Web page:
Sooke residents got an opportunity to get a detailed peek at plans and provide feedback for The Gathering Place, an activity centre for seniors and youth in Sooke, proposed for land next to the new library on Wadams Way.
Sooke Coun. Jeff Bateman took a moment at the Open House at Edward Milne Community School on Friday to say he believes the project is well-positioned for success.
“I’m very impressed with the plans,” said Bateman, a member of the district’s age-friendly committee who’s been involved in the process since 2019. “A referendum in 2014 showed that 85 per cent of respondents support the project.”
The Gathering Place is part of plans for a four to five-storey facility with about 80 rental suites for seniors. It includes a drop-in centre for all seniors in Sooke, space for activities, crafting and socializing, a youth/inter-generational component, and would be available to rent for larger community events.
The Sooke Region Communities Health Network (SRCHN), the driving force behind the project, launched a $2-million fundraising campaign in April. The District of Sooke has allocated $267,000 for The Gathering Place and provided a 100-year lease for the land.
The district released $100,00 in April to SRCHN to pursue funding through an application to the Federation of Canadian Green Municipal Affordable Housing Stream.
SRCHN board chair Mary Dunn said the open house provides an excellent opportunity for the SRCHN to share their vision with the community.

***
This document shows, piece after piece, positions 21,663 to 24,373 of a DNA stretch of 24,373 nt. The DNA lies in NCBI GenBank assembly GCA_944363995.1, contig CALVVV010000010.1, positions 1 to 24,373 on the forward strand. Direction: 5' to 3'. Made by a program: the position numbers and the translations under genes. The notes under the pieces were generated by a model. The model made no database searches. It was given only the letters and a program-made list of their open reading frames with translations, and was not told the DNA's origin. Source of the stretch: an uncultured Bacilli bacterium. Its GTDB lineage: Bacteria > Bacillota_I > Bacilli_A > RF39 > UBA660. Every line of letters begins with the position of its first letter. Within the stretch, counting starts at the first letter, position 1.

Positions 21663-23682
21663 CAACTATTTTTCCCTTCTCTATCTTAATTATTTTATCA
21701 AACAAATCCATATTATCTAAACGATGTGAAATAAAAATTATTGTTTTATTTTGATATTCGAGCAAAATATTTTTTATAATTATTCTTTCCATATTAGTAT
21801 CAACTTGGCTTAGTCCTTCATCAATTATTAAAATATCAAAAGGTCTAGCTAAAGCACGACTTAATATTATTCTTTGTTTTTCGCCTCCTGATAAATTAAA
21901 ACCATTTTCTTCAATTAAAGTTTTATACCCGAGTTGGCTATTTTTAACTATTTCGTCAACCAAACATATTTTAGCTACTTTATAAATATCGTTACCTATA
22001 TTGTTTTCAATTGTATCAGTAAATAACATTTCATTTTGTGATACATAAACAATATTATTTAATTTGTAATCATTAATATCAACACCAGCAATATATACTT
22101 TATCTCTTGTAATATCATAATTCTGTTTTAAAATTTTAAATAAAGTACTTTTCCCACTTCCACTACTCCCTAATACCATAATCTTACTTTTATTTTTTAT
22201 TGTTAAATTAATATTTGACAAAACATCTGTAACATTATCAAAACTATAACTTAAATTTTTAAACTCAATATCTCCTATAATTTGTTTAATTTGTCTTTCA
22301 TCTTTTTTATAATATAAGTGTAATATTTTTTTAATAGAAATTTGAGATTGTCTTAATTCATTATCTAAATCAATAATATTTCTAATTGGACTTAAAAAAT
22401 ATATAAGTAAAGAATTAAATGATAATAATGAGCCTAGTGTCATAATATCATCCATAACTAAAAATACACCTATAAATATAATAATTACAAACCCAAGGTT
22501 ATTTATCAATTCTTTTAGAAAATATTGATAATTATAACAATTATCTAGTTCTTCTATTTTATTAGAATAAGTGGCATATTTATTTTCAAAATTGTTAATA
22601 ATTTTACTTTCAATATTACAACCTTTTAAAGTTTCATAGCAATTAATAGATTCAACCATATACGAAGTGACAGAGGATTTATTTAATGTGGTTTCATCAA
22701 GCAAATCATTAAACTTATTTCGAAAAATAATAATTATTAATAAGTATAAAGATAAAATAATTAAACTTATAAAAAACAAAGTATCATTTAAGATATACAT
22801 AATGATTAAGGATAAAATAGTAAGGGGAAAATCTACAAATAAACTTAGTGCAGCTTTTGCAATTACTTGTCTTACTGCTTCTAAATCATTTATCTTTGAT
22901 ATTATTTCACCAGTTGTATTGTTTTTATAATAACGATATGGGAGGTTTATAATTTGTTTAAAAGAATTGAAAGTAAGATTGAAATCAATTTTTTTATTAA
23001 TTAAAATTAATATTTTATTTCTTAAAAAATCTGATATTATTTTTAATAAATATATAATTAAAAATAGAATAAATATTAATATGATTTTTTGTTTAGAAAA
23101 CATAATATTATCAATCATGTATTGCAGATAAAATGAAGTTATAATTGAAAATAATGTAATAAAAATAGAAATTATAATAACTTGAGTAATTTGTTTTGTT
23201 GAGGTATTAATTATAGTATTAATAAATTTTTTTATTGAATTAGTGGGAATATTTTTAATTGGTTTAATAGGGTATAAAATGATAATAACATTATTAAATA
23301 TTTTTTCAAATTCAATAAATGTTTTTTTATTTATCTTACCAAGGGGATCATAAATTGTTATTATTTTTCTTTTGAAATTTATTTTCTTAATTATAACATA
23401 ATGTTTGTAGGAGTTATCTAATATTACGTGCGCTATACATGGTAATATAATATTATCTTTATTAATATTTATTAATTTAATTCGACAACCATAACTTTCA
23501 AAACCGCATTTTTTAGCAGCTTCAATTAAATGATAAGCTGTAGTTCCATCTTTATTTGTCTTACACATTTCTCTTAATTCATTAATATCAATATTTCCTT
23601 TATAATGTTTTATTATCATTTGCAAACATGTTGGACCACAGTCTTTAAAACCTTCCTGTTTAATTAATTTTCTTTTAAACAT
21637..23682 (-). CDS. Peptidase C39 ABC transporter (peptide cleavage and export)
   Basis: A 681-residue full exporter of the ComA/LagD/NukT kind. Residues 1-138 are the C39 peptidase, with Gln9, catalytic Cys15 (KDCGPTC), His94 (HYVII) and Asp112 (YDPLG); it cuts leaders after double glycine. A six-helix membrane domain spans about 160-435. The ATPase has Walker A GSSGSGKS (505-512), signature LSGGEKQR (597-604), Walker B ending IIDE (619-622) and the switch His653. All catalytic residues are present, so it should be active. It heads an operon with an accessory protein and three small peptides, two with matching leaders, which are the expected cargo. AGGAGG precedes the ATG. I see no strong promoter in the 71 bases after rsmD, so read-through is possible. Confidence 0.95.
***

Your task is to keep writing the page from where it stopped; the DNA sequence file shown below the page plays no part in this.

“We want to connect and get the community involved in what it will look like, what programs will be available and increase support for getting it built,” Dunn said.
“The $100,000 in funding from the district went toward a zero-emission plan for the project will enhance the potential for funding from B.C. Housing, the federal government and other agencies,” Dunn noted in an earlier interview with the Sooke News Mirror.
Paul Rigby, a partner and architect with FaulknerBrowns Architects, said bringing different community uses together in one place to benefit the community as a whole can create a tremendous intergenerational future.
Wiser projects development consultant Kaeley Wiseman said they are working toward net-zero-ready energy performance and a “very high level of accessibility” throughout the facility.
“The District of Sooke’s support as we move toward the development permit process has been tremendous,” she said.
Andrew Moore has been involved with the SRCHN project team since the early days.
“As an architect specializing in co-operative housing, we’re looking at a unique Canadian example of affordable rental co-op housing,” he said. “I’m impressed with the design. It will be a real asset in the town centre where elders can walk everywhere for whatever they need. The fact it will be an inter-generational project is very significant. Research in the region shows this model works very well.”
Visit sookegatheringplace.ca for more information or to donate.